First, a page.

Before I went to bed on Monday, I devised a plan to figure out where the mouse was (or was not) coming from. Clever me stuffed a wrapping paper roll between my cupboard and refrigerator and placed another in front of the fridge. In front of that, I put a thick line of flour that the mouse would have to walk through if it came from under the fridge. I could then see where the mousey footprints went! The cupboard above the fridge didn’t close because my pots didn’t quite fit, so I put a line of flour on top of the fridge, too. Although I suspected the mouse was afraid of heights or had come from a ground hole as it did not try to eat the toast I had left on a plate on the counter the night it ate my bread. I didn’t think it came from my heater as the heater is contained to my apartment. I taped my cupboards shut everywhere, especially the one under my kitchen sink. I kept my garbage under there, and I figured I’d check on the bread the next day to see if it had gotten to it even with the doors taped shut. The space between the oven and wall I thought surely was too small for even a mouse to squeeze through, so I left that area alone. I was confident I’d learn something that next night. research 2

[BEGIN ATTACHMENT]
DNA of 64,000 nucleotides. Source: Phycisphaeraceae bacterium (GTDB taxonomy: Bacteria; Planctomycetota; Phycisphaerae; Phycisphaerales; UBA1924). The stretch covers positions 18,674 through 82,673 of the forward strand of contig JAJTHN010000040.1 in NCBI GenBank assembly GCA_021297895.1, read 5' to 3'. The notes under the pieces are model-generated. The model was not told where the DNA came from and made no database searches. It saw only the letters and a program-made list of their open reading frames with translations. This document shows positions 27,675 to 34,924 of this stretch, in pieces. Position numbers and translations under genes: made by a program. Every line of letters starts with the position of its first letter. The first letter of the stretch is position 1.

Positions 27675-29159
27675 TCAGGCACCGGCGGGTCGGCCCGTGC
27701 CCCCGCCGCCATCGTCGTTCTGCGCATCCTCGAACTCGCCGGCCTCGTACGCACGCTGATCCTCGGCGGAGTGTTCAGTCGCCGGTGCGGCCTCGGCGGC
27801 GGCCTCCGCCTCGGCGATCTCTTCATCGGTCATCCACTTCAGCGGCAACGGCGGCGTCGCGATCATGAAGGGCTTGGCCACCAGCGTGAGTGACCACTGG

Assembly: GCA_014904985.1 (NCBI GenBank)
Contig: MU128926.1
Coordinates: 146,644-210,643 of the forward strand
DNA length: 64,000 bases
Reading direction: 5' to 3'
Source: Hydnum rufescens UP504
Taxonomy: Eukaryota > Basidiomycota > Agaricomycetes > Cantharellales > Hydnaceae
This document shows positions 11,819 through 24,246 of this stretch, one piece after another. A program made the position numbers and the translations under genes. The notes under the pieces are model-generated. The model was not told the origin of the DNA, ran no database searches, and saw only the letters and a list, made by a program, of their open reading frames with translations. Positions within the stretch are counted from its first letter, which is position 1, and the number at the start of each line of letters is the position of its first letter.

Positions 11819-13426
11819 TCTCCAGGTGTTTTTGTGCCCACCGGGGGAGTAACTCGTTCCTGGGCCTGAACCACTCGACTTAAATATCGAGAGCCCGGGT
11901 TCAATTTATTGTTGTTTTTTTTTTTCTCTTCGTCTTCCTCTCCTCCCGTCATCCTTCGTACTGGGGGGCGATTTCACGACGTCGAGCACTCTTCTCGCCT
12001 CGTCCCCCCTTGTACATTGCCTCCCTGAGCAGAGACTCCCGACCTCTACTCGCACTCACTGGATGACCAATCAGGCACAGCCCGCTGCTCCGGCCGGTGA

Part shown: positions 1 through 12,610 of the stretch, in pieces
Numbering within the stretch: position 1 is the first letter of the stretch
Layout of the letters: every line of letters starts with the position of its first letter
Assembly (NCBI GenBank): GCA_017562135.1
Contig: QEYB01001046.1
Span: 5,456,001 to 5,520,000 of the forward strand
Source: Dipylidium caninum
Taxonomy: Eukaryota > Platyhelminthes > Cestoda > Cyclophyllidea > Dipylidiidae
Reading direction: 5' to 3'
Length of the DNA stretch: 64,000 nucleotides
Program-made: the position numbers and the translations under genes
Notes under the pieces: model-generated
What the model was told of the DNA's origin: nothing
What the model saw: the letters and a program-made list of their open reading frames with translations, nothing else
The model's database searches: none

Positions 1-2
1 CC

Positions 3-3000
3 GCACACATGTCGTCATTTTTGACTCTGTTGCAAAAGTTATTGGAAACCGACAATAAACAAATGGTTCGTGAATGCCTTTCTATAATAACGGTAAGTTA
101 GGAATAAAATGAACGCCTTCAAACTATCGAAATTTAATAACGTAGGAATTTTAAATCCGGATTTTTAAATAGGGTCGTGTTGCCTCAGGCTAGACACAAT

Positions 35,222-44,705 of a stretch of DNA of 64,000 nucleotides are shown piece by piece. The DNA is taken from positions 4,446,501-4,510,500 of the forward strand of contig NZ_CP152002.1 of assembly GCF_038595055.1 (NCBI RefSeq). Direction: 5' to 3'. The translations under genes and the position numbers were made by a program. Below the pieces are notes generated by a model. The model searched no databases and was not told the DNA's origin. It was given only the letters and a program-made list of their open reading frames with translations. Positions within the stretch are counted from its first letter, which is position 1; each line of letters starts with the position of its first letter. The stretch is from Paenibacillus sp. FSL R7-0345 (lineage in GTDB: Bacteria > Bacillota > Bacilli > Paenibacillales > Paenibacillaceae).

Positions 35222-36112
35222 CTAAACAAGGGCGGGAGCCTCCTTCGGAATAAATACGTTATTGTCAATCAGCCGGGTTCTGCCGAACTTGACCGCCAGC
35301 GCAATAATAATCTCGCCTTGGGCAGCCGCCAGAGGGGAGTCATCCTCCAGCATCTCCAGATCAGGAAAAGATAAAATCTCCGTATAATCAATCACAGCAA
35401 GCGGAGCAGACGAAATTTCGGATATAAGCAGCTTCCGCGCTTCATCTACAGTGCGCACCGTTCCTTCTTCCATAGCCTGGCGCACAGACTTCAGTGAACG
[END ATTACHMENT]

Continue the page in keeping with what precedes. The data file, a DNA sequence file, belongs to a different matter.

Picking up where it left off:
I did learn something. It appeared nothing I planned worked. The wrapping paper was still in place. No flour footprints anywhere. But I did see a bit more bread gone from the top of the loaf in the bag. The mouse climbed right in the garbage and ate a quarter-sized bit of bread out of it. So after work that day I decided to be brave and look under my sink. Indeed, there were four possibilities the mouse could climb in from behind my walls and into my cupboard. Wherever a pipe of any kind came in, there was a huge gap surrounding it. So, I took some old rags, stuffed the holes, and took my sister’s idea and soaked them with really terrible smelling carpet cleaner to try to deter the mouse from chewing through rags saturated with the cleaner. I took the garbage out, too. No more bread for poor wee Matthias. But I did leave five popcorn kernels in a bowl on my stove. Juuuust in case the mouse did feel like braving heights. But I never thought corn kernels would interest a mouse.